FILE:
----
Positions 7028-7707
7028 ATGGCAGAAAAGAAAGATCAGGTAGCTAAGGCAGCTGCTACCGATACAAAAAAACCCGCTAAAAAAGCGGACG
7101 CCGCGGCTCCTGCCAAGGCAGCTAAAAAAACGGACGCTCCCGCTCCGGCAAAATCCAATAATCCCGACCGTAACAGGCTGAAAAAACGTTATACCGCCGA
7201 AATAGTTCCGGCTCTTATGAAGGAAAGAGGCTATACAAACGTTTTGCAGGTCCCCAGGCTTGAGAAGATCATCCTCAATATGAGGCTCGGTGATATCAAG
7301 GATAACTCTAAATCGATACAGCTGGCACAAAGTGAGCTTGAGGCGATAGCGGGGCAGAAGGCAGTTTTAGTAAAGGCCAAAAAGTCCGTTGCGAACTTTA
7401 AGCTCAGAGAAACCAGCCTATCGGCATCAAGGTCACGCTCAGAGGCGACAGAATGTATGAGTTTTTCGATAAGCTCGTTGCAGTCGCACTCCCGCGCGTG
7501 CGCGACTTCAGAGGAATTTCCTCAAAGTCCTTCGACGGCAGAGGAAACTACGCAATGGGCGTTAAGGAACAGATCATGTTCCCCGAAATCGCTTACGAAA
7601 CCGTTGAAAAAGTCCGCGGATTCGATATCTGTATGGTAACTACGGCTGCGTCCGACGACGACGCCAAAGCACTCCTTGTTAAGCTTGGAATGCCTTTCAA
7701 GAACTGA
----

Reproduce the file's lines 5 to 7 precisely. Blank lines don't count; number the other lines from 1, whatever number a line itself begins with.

7301 GATAACTCTAAATCGATACAGCTGGCACAAAGTGAGCTTGAGGCGATAGCGGGGCAGAAGGCAGTTTTAGTAAAGGCCAAAAAGTCCGTTGCGAACTTTA
7401 AGCTCAGAGAAACCAGCCTATCGGCATCAAGGTCACGCTCAGAGGCGACAGAATGTATGAGTTTTTCGATAAGCTCGTTGCAGTCGCACTCCCGCGCGTG
7501 CGCGACTTCAGAGGAATTTCCTCAAAGTCCTTCGACGGCAGAGGAAACTACGCAATGGGCGTTAAGGAACAGATCATGTTCCCCGAAATCGCTTACGAAA